Longer term, he said, the city cen­tre needed ‘a vi­sion and an ac­tion plan’ to tackle un­der­ly­ing struc­tural prob­lems. For the re­al­ity is that an ex­o­dus of busi­ness had be­gun be­fore Covid’s icy grip.

Stu­art Mackinnon, the FSB’s ex­ter­nal af­fairs man­ager, agrees. ‘Our high streets faced sig­nif­i­cant prob­lems be­fore the coro­n­avirus, so we need to have a con­certed push to make th­ese places ap­peal­ing to a wide va­ri­ety of op­er­a­tors,’ he said.

With vac­cines of­fer­ing hope of a re­turn to nor­mal­ity some­time next year, it was vi­tal that ev­ery­one, land­lords, util­i­ties and big busi­ness and gov­ern­ments pulled to­gether to en­sure as many traders sur­vive the next few months.

He added: ‘We re­ally need to make the city cen­tre as di­verse as pos­si­ble to give peo­ple more rea­son to visit once this cri­sis is over.’

If Covid has made one thing painfully clear, it is that with­out a thriv­ing busi­ness com­mu­nity, there is sim­ply no point in peo­ple com­ing into the city. And with­out peo­ple, as the civic slo­gan re­minds us, there can be no Glas­gow.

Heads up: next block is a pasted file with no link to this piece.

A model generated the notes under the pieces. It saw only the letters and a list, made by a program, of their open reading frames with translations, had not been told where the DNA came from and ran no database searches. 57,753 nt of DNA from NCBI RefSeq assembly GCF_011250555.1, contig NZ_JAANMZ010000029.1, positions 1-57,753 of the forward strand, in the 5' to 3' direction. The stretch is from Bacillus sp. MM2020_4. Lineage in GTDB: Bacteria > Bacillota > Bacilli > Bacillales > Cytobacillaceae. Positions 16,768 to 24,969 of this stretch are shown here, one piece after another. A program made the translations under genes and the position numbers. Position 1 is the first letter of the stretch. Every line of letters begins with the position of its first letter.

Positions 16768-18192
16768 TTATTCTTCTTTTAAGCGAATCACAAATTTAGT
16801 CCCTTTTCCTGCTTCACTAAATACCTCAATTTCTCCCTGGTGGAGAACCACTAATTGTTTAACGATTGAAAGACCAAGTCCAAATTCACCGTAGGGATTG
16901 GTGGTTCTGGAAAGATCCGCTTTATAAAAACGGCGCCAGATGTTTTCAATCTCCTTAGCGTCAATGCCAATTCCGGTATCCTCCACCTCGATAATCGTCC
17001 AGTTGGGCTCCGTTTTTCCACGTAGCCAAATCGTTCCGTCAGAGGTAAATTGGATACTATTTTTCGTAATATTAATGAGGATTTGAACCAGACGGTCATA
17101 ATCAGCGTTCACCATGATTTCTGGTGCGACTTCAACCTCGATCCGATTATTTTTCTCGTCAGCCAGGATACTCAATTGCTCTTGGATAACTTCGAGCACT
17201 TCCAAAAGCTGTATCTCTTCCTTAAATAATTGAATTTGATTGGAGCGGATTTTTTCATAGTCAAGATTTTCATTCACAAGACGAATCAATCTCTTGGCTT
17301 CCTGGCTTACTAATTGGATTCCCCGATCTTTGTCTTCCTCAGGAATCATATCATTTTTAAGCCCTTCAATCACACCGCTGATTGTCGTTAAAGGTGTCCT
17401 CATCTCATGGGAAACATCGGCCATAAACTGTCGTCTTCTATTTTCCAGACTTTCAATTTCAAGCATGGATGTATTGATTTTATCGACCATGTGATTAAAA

??  ??
 ??  ?? De­serted: The nor­mally packed Brae­head Shopping Cen­tre stands silent
De­serted: The nor­mally packed Brae­head Shopping Cen­tre stands silent
 ??  ?? Empty: There were hardly any peo­ple on Glas­gow’s Buchanan St yes­ter­day
Empty: There were hardly any peo­ple on Glas­gow’s Buchanan St yes­ter­day
 ??  ?? Bustling: Bar­gain hunters were out in force in Princes Street, Ed­in­burgh, yes­ter­day
Bustling: Bar­gain hunters were out in force in Princes Street, Ed­in­burgh, yes­ter­day
 ??  ??
 ??  ?? Miss­ing foot­fall: Sandy McLean says online sales have helped his store sur­vive
Miss­ing foot­fall: Sandy McLean says online sales have helped his store sur­vive
 ??  ?? Bleak out­look: Bill Gib­son has al­ready had to let one of his staff go
Bleak out­look: Bill Gib­son has al­ready had to let one of his staff go
 ??  ??
 ??  ?? Mount­ing debts: Os­car Yas­sar fears that he will have to close his bar­ber’s shop
Mount­ing debts: Os­car Yas­sar fears that he will have to close his bar­ber’s shop
 ??  ?? Tough: Samantha Rose and Soni Ahmed hope they can open their shop, top, be­fore Christ­mas
Tough: Samantha Rose and Soni Ahmed hope they can open their shop, top, be­fore Christ­mas
 ??  ?? Empty: Glas­gow’s Buchanan Street just be­fore lat­est lock­down
Empty: Glas­gow’s Buchanan Street just be­fore lat­est lock­down